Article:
Gray's Anatomy

Austin Chronicle

DIRECTED BY: Steven Soderbergh

REVIEWED: 10-27-97

You know from the start that this is not your typical Spalding Gray video (there are now four in release). First off, as opposed to his typical man-behind-a-desk scenario, Gray's Anatomy begins with 10 minutes of other people's monologues, and the film continually cuts back to them as it progresses. Compared to his stage version, Gray has pared out about half of the original material regarding his wild search to cure a rare eye condition, a quest which led him from a Native American Sweat Ceremony to a Filipino psychic surgeon and beyond. The guts of the story are still there, but with Soderbergh's bizarro direction, you may have a hard time plucking them out. Yet, in spite of Soderbergh and the painful lack of an audience/laugh track, Gray's story is immediately compelling, proving that once again, a talking head can truly entertain an audience. And we are given a welcome relief from the usual Laurie Anderson cacophony with a smooth score by Cliff Martinez. While I've always felt this monologue was a bit disappointing due to its lack of a real ending, Gray's Anatomy makes for required viewing for anyone wrestling with a medical condition and the angst that surrounds it. Gray fanatics and neurotics in general are also encouraged to pick up a cop.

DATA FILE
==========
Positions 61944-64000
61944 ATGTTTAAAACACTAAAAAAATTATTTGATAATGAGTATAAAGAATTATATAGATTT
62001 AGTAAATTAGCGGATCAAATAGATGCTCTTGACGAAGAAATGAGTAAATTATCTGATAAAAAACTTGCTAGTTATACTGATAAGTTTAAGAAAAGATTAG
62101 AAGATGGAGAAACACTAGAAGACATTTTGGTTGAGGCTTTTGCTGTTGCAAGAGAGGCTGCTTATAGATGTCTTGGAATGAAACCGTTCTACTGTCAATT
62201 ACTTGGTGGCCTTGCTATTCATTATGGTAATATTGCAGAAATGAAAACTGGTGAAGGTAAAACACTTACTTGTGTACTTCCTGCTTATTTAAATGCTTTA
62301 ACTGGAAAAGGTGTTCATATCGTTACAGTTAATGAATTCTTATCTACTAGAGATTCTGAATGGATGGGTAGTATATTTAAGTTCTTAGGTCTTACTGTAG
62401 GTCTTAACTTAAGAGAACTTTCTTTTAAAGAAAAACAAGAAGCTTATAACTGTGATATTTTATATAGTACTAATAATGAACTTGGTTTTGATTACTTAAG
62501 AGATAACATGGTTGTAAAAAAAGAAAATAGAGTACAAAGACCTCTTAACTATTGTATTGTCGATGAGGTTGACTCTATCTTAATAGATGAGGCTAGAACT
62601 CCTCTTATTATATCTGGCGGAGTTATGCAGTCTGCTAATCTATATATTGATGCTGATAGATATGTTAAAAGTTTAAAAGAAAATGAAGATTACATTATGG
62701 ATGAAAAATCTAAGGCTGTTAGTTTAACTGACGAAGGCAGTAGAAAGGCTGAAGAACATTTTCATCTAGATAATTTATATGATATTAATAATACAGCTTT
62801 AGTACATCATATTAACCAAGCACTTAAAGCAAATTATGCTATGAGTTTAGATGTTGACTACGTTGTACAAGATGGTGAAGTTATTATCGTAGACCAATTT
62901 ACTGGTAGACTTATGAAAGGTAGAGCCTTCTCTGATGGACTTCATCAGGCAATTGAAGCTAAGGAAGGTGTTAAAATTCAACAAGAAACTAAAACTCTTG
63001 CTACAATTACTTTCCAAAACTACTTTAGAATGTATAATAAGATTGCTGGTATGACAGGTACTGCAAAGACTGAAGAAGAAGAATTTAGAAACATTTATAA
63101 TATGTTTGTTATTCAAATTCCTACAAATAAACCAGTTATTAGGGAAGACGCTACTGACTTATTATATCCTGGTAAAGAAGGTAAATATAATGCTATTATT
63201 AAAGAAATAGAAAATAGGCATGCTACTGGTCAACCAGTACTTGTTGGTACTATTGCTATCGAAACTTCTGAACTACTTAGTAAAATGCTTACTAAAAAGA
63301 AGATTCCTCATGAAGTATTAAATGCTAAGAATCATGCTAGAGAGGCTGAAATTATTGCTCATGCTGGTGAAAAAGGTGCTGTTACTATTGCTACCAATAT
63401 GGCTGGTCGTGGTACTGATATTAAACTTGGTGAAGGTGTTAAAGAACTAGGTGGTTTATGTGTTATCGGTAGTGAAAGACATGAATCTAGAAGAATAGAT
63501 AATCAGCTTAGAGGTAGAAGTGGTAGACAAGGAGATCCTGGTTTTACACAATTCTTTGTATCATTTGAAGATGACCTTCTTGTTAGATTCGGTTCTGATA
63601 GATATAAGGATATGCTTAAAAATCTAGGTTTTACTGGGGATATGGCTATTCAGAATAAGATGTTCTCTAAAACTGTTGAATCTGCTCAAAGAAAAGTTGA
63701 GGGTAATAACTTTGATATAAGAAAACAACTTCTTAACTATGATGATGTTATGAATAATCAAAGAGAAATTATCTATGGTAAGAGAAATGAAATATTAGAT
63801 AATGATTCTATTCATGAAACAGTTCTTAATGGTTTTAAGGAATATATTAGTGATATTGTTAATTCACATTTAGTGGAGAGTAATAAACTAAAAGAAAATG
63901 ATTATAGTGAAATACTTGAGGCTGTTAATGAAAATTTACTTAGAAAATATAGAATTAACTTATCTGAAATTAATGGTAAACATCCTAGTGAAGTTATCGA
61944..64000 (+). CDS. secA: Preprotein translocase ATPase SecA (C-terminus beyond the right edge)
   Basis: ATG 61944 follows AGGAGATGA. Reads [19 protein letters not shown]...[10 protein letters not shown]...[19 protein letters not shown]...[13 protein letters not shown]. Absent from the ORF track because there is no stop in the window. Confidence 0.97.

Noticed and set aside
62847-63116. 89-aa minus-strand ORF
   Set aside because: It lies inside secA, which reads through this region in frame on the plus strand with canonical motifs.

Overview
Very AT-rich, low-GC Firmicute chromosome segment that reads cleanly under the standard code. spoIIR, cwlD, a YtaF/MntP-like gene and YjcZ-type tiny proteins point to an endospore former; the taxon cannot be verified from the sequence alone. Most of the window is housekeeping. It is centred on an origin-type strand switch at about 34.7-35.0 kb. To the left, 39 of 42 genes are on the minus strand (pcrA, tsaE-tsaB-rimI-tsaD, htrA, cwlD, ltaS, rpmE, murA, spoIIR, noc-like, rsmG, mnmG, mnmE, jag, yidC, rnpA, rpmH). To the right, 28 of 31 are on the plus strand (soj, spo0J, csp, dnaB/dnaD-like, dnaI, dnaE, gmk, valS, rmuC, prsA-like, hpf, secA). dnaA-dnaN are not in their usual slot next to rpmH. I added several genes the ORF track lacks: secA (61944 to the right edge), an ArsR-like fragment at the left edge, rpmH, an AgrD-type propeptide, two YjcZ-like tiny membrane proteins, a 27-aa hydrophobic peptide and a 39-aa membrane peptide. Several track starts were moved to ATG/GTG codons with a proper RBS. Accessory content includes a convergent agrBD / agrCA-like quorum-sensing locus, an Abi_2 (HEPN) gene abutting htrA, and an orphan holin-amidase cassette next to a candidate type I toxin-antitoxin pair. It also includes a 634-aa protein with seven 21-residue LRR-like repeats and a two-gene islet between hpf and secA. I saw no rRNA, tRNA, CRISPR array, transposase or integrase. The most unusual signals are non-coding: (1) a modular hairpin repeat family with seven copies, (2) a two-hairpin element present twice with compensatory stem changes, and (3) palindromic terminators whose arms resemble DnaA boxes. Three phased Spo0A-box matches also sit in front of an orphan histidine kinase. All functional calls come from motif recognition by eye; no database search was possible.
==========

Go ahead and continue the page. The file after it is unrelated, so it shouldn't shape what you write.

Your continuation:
--Christopher Null

Full Length Reviews
Gray's Anatomy

Other Films by Steven Soderbergh
Out of Sight
Schizopolis
The Limey

Film Vault Suggested Links
Hugo Pool
Welcome to the Dollhouse
At The Circus

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